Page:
Retaliation For Reporting Or Opposing Discrimination
Employees in Texas are protected against retaliation by an employer for reporting or opposing discrimination in the workplace by state and federal laws. These laws include:
- Texas Labor Code Chapter 21
- Title VII of the Civil Rights Act of 1964
- The Age Discrimination in Employment Act (ADEA)
- The Americans with Disabilities Act (ADA)
Many employees misunderstand the range of these protections due to the state’s “at will” employment status. However, all public sector employees in the state are protected under these acts as are private sector employees working in companies with 15 or more employees. In most instances, an employment contract is not necessary to be protected from retaliation for reporting or opposing discrimination.
Yet, to ensure success and be assured that your case is presented credibly with the intended result to end retaliation at the workplace, it is in your best interest to retain legal counsel experienced in state and federal labor and discrimination law.
Requirements for Retaliation Complaints
To file a credible retaliation discrimination complaint, the claim must demonstrate:
- That the employee was engaged in a protected activity
- That the employer took adverse action
- That a connection between the protected activity and the adverse action exists or did exist
Complaints must be filed with the EEOC or TWC within 180 days (state law) or 300 days (federal law) of the harassment.
Protected activities can include submitting, assisting or participating in the investigation of employment discrimination complaints based upon:
- National Origin
Employer Adverse Actions
Adverse actions by an employer can include a host of malicious activities including:
- Refusal to hire
- Denial of promotion
- Unjustified negative evaluations
- Increase surveillance
- Causal connections
- Denial of overtime
Again, the employee must prove a connection between the protected activity and the adverse action.
Filing Retaliation Claims in Texas
Complaints of retaliation for reporting or opposing workplace discrimination should be filed with either the EEOC or Texas Workforce Commission.
Claimants must present credible, substantiated reports. The more detailed and consistent the complaint, the greater the chance of success will be. The Fort Worth law firm of Hutchison & Stoy, PLLC, specializes in employment law including matters related to workplace discrimination, harassment and retaliation.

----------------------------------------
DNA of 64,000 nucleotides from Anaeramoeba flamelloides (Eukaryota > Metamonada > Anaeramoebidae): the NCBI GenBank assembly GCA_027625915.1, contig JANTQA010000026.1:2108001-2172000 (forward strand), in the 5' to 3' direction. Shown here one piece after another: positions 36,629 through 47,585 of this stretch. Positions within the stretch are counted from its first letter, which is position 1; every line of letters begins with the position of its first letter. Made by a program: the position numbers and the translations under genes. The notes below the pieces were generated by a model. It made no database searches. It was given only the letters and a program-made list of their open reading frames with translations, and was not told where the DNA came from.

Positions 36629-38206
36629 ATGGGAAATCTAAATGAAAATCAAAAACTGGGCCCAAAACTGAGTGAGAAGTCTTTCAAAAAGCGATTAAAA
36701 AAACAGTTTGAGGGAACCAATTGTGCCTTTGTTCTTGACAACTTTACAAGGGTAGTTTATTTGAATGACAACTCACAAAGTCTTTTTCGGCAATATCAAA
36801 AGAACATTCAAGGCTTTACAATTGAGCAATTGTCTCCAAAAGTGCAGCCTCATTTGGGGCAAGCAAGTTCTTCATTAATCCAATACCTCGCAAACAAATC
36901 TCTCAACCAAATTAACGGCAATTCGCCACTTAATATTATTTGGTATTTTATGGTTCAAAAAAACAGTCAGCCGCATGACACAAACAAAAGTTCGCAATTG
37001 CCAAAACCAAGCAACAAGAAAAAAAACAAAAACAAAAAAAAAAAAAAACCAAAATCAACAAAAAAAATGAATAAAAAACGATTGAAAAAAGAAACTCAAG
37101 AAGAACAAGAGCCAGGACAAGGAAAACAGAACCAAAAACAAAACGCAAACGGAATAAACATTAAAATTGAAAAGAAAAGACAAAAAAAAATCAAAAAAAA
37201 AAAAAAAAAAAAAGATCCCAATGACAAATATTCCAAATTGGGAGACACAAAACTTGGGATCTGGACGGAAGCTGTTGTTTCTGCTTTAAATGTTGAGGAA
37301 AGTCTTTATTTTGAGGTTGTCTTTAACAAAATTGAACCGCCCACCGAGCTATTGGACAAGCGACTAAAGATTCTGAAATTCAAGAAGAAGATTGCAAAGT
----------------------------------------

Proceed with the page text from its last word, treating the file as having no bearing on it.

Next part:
If these claims are not filed in a timely manner and if they are not accurate and concise, the chance of success will diminish accordingly.
Retaliation Complaint Format
Claimants must agree to actively participate in the inquiry and investigative process. If the employer is in the private sector, the company must have a minimum of 15 employees. The following information must be included in the formal complaint:
- Employee’s full name, home address and home telephone number
- The legal company name, physical address where the employee worked and office telephone number
- The full name, address and telephone number for the Human Resources Director
- Statement that the company employs 15 or more workers
- State whether the act of discrimination pertains to race, national origin, religion, sex, age or disability
- A description of the adverse action
Experienced attorneys can guide claimants through the filing process and provide the best chance for success.
If the employee’s claim prevails and the claim meets the statute of limitation threshold, state and federal laws provide a number of legal remedies, including:
- Back Pay
- Back benefits
- Future pay
- Future benefits
- Actual damages
- Punitive damages
- Reasonable attorney fees
- Court costs
If you decide to pursue this path, retain legal counsel. Hutchison & Stoy, PLLC, can review your complaint and advise you as to how to proceed. Call 817-820-0100 to schedule a free, timely and confidential review of your complaint against retaliation for reporting or opposing discrimination in Texas workplaces.